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Ship collision is the structural impact between two ships or one ship and a floating or still object such as an iceberg[1]. Ship collisions are of particular importance in marine accidents. Some reasons for the latter are:

  • The loss of human life.
  • The environmental impact of oil spills, especially where large tanker ships are involved.
  • Financial consequences to local communities close to the accident.
  • The financial consequences to shipowners, due to ship loss or penalties.
  • Damage to coastal or off-shore infrastructure, for example collision with bridges.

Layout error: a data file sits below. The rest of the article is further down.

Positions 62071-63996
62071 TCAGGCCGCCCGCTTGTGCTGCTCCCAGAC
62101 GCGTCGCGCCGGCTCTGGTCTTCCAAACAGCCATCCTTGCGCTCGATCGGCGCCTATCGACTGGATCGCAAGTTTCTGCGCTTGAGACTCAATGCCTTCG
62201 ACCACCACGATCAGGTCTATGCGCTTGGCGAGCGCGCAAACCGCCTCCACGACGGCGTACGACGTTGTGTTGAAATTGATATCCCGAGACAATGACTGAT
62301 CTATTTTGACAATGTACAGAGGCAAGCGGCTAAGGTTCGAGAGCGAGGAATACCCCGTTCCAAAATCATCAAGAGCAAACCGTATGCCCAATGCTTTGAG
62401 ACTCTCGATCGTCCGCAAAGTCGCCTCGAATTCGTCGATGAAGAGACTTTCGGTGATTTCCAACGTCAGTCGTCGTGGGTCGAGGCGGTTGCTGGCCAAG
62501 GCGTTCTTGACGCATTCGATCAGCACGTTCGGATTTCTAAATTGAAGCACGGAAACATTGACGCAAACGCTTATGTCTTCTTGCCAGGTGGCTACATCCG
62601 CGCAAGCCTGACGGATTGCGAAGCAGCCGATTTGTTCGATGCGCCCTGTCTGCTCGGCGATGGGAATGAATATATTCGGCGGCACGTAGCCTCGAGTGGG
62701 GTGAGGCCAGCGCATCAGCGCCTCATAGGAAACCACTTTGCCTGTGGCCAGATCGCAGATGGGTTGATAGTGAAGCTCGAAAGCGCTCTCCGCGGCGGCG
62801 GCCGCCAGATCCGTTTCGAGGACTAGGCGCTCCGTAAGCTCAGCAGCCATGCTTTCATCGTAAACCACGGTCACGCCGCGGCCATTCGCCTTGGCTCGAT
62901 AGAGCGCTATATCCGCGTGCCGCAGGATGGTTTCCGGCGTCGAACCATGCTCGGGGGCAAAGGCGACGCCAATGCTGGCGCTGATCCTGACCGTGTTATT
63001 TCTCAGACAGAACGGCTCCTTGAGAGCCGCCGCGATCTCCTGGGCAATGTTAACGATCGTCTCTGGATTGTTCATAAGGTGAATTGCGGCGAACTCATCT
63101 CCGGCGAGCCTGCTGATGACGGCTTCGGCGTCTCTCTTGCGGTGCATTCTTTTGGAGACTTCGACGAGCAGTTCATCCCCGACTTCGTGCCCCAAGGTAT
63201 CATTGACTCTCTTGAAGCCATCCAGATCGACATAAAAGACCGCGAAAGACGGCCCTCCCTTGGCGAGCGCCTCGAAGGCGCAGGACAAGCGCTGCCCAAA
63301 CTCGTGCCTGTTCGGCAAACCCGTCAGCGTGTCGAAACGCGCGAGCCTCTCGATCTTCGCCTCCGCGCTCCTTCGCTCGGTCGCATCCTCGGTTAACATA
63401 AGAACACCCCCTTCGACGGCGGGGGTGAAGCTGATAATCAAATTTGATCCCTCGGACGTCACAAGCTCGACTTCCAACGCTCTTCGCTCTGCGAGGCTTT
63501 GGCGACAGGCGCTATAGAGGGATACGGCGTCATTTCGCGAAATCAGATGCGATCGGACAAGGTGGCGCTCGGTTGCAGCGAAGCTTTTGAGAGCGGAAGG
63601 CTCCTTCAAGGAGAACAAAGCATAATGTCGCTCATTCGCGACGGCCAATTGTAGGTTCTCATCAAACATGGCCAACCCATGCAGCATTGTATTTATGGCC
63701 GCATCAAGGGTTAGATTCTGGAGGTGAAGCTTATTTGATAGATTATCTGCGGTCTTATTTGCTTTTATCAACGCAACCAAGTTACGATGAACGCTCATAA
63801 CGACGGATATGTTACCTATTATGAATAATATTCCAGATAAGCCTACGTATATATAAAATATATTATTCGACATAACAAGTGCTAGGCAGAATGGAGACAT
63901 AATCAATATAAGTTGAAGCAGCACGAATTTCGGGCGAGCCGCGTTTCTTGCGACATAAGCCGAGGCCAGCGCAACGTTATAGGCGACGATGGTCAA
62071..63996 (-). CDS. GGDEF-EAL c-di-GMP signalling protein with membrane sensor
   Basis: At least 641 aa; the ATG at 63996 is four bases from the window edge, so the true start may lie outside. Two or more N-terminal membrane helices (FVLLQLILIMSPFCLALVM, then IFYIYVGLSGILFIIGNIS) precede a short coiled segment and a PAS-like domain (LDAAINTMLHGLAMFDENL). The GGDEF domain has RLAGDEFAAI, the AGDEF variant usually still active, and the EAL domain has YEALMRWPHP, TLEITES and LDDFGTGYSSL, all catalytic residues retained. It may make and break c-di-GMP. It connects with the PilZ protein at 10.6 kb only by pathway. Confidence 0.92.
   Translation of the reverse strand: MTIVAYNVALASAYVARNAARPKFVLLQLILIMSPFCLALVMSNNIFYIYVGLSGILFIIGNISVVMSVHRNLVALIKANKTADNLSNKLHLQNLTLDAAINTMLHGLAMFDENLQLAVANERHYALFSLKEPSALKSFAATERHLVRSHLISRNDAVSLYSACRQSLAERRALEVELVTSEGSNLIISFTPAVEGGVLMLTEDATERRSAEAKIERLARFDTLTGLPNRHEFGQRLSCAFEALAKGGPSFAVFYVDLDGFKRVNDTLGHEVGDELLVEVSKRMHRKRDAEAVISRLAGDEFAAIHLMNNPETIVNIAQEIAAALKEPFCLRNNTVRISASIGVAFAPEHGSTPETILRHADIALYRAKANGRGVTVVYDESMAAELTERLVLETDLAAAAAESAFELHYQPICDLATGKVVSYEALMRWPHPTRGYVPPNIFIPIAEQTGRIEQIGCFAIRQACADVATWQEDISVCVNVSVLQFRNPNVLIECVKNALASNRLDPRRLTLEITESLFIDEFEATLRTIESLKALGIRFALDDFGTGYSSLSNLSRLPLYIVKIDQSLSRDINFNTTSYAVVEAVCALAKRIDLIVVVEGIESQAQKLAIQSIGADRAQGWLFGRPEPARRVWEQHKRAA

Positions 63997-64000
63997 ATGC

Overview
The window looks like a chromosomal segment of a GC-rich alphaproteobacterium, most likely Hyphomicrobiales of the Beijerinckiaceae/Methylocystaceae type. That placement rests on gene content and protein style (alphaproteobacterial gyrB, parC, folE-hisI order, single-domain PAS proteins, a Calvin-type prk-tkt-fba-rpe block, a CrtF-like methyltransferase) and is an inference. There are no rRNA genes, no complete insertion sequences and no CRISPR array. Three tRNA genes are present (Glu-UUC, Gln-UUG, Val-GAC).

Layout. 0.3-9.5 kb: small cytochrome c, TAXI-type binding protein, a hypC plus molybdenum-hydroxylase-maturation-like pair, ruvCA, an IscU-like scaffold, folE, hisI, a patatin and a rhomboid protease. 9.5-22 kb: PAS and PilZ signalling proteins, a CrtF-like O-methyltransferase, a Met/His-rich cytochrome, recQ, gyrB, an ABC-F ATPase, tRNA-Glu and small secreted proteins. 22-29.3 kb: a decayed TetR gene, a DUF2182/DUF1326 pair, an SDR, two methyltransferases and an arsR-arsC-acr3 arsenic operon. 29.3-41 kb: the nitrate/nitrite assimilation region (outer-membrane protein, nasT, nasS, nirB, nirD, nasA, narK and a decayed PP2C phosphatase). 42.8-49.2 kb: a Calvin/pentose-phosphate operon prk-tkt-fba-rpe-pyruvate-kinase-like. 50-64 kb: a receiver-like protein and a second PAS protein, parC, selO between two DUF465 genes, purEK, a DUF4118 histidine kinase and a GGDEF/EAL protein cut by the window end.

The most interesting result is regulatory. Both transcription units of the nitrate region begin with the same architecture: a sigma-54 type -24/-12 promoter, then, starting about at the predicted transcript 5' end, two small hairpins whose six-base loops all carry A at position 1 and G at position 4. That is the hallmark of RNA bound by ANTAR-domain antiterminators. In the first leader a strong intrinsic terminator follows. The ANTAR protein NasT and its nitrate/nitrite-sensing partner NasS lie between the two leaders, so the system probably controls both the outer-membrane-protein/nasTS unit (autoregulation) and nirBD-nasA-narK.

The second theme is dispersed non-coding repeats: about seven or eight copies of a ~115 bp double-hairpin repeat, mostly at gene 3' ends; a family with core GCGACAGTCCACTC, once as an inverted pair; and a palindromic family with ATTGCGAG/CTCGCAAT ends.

As sea lanes are getting more congested and ship speeds higher, there is a good possibility that a ship may experience an important accident during her lifetime. Higher speeds may cause larger operational loads, like slamming, or excessively severe loads, for example during a collision. Denser sea routes increase the probability of an accident – in particular a collision – involving ships or ships and shore or offshore structures.

Due to extremely large masses and relatively high velocities the energy involved in such an accident is astonishing: the collision energy of a 10,000 tonne RoRo passenger at a speed of 30kn, is equivalent to 10,000 cars of approximately 1 tonne each, impacting a small area with a speed of approximately 55km/h (slightly higher than the speed used in Euro NCAP side impact tests for cars).[2]



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